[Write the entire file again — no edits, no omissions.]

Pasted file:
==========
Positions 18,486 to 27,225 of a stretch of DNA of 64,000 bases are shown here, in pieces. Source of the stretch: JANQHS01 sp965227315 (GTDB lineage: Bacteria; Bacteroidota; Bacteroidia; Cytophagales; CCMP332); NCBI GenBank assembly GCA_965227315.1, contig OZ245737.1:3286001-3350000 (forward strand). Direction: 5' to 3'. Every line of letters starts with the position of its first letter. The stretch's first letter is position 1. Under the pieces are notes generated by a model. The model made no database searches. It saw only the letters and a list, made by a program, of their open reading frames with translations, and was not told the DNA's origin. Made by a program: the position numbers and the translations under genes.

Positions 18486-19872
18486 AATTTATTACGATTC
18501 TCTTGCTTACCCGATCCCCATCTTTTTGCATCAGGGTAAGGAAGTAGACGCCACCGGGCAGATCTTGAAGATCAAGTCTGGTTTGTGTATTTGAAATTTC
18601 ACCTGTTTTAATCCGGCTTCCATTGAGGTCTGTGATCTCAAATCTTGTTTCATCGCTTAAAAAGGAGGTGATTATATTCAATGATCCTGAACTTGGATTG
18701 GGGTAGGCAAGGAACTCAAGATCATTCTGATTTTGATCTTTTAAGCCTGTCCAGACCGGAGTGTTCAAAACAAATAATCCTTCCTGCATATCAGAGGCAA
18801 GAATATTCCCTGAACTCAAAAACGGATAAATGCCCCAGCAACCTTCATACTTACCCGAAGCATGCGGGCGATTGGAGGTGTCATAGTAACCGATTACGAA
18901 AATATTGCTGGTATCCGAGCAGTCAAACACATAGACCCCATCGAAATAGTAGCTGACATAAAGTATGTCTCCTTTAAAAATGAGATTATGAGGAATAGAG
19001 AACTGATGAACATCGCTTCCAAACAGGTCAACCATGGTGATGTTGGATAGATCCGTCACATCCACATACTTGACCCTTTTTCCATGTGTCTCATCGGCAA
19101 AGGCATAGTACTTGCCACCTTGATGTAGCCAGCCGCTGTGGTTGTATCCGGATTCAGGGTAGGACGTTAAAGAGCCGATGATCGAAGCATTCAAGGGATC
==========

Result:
Positions 18,486 to 27,225 of a stretch of DNA of 64,000 bases are shown here, in pieces. Source of the stretch: JANQHS01 sp965227315 (GTDB lineage: Bacteria; Bacteroidota; Bacteroidia; Cytophagales; CCMP332); NCBI GenBank assembly GCA_965227315.1, contig OZ245737.1:3286001-3350000 (forward strand). Direction: 5' to 3'. Every line of letters starts with the position of its first letter. The stretch's first letter is position 1. Under the pieces are notes generated by a model. The model made no database searches. It saw only the letters and a list, made by a program, of their open reading frames with translations, and was not told the DNA's origin. Made by a program: the position numbers and the translations under genes.

Positions 18486-19872
18486 AATTTATTACGATTC
18501 TCTTGCTTACCCGATCCCCATCTTTTTGCATCAGGGTAAGGAAGTAGACGCCACCGGGCAGATCTTGAAGATCAAGTCTGGTTTGTGTATTTGAAATTTC
18601 ACCTGTTTTAATCCGGCTTCCATTGAGGTCTGTGATCTCAAATCTTGTTTCATCGCTTAAAAAGGAGGTGATTATATTCAATGATCCTGAACTTGGATTG
18701 GGGTAGGCAAGGAACTCAAGATCATTCTGATTTTGATCTTTTAAGCCTGTCCAGACCGGAGTGTTCAAAACAAATAATCCTTCCTGCATATCAGAGGCAA
18801 GAATATTCCCTGAACTCAAAAACGGATAAATGCCCCAGCAACCTTCATACTTACCCGAAGCATGCGGGCGATTGGAGGTGTCATAGTAACCGATTACGAA
18901 AATATTGCTGGTATCCGAGCAGTCAAACACATAGACCCCATCGAAATAGTAGCTGACATAAAGTATGTCTCCTTTAAAAATGAGATTATGAGGAATAGAG
19001 AACTGATGAACATCGCTTCCAAACAGGTCAACCATGGTGATGTTGGATAGATCCGTCACATCCACATACTTGACCCTTTTTCCATGTGTCTCATCGGCAA
19101 AGGCATAGTACTTGCCACCTTGATGTAGCCAGCCGCTGTGGTTGTATCCGGATTCAGGGTAGGACGTTAAAGAGCCGATGATCGAAGCATTCAAGGGATC